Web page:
Transit Check

Almost 10 percent of U.S. bridges are structurally deficient

National Transportation
The American Society of Civil Engineers said the percentage of structurally-deficient bridges in the U.S. has decreased from 12.1 percent to 9.1 percent over the last 10 years. (Via Pexels)
The American Society of Civil Engineers said the percentage of structurally-deficient bridges in the U.S. has decreased from 12.1 percent to 9.1 percent over the last 10 years. (Via Pexels)

News of the bridge collapse in Genoa, Italy, has urbanists, lawmakers, and everyday citizens alike rethinking the safety of aged infrastructure across the globe. A reported 39 people were killed on Tuesday when part of the cable-stayed Morandi Bridge snapped during a torrential downpour, causing dozens of vehicles to fall 148 feet to the ground. Completed in 1967, the 0.8 mile-long bridge underwent a restructuring effort two years ago and work on the foundation was underway this summer when the collapse occurred. Experts say both the design and maintenance of the 51-year-old bridge may be at fault for the catastrophic event.

Many of the 614,387 bridges in the United States are nearing the end of their useful life, says to the American Society of Civil Engineers. Nearly four in ten are 50 years old or more, according to an ASCE report updated last year, but some significant repair work has been done over the last decade to ensure the future safety of a few of these structures. The ASCE reported that the percentage of structurally-deficient bridges in the U.S. has decreased from 12.1 percent to 9.1 percent since 2009 and that about 13.6 percent of the nation’s bridges are functionally obsolete. The ASCE also estimated that 15 percent were built between 40 and 49 years ago and will soon reach the end of their functional lifespan.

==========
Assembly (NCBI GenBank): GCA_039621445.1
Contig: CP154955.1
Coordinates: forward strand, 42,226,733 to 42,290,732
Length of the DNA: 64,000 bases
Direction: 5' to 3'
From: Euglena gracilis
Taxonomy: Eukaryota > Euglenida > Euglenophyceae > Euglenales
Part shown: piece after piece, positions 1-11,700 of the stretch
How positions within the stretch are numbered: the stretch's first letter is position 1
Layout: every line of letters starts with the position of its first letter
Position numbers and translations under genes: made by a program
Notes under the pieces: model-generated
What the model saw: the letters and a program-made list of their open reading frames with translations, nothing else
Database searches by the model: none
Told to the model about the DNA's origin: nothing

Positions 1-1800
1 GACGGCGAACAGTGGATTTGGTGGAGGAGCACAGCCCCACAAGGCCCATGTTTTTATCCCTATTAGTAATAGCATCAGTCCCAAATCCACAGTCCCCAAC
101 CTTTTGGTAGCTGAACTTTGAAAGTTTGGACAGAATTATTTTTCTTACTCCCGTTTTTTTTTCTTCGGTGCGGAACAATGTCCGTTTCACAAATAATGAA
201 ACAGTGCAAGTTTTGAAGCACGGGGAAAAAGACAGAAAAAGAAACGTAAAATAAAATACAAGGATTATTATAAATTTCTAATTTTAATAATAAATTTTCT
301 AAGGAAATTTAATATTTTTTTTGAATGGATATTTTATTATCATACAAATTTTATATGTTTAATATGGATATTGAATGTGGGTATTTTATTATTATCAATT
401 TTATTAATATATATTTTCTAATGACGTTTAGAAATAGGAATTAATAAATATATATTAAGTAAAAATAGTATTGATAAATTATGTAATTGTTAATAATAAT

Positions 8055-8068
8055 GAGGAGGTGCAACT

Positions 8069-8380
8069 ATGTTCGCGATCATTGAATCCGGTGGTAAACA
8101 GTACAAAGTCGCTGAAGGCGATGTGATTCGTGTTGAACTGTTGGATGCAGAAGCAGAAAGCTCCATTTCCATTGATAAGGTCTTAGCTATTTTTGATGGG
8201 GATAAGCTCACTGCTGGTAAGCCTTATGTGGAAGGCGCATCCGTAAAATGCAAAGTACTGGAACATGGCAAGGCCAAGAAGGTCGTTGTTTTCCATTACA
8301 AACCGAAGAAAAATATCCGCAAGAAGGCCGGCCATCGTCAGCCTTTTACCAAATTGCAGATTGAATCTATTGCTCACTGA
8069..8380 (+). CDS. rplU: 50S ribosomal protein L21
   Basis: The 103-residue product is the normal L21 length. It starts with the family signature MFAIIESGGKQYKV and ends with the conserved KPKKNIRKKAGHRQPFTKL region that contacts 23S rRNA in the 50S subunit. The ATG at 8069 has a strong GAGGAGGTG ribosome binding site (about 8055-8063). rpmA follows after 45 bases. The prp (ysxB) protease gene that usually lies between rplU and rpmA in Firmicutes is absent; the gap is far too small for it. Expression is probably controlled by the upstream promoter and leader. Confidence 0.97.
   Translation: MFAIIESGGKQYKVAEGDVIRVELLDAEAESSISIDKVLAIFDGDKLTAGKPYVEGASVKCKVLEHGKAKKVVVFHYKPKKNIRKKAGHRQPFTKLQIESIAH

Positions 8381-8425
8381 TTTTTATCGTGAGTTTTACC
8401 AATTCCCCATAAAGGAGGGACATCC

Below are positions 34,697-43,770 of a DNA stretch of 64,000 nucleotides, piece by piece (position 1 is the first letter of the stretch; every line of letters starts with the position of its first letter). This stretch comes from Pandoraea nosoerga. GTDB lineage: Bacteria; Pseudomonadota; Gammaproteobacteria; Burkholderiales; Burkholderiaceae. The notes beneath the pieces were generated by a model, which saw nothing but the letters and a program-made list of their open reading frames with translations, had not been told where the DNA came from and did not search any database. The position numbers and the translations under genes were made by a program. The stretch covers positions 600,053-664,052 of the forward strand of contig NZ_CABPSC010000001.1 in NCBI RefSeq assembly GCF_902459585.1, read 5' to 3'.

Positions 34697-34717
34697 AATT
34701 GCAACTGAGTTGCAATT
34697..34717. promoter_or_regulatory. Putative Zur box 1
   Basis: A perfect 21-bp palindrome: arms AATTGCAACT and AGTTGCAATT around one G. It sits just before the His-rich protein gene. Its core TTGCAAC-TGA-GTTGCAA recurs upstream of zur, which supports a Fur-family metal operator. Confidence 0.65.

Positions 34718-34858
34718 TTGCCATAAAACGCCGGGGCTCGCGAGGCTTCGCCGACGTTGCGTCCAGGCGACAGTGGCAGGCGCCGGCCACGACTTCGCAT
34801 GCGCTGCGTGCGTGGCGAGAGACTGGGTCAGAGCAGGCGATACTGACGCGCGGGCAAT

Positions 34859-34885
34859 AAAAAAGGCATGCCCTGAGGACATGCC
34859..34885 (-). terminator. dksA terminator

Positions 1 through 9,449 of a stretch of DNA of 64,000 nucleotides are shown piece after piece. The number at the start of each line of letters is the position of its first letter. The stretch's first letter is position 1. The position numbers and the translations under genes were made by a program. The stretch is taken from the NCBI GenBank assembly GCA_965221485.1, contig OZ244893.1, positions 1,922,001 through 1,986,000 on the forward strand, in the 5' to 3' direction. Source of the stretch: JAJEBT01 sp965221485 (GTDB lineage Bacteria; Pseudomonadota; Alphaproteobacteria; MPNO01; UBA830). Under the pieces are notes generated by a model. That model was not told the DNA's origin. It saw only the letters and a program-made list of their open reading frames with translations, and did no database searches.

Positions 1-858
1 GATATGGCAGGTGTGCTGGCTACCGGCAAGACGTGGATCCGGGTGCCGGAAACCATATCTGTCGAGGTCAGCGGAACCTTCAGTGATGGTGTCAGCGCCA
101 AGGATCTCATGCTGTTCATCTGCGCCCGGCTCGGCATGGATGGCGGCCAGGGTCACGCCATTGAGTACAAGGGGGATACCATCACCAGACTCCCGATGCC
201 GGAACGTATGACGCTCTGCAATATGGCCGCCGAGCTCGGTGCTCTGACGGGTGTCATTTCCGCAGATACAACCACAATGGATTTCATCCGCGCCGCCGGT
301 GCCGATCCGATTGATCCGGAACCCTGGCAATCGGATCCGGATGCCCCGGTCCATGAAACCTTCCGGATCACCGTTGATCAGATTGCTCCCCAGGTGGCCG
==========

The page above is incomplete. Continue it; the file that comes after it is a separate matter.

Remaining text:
With 188 million people traveling across poor bridges each year, these figures beg the question: How can the U.S. maintain its aging infrastructure?

Though the U.S. has made advances on the state of its bridges, there’s still a long way to go. The ASCE said that it will cost $123 million to fix the nation’s deteriorating bridges and the American Road & Transportation Builders Association adds it will take nearly 37 years to do so. In January, Sen. Sherrod Brown (D-Ohio) introduced the Bridge Investment Act in Congress, a $75 million measure that would help fund a 10-year federal grant for state bridge repairs, reports Construction Dive. The proposal is currently being reviewed by the Senate’s Committee on Environment and Public Works.

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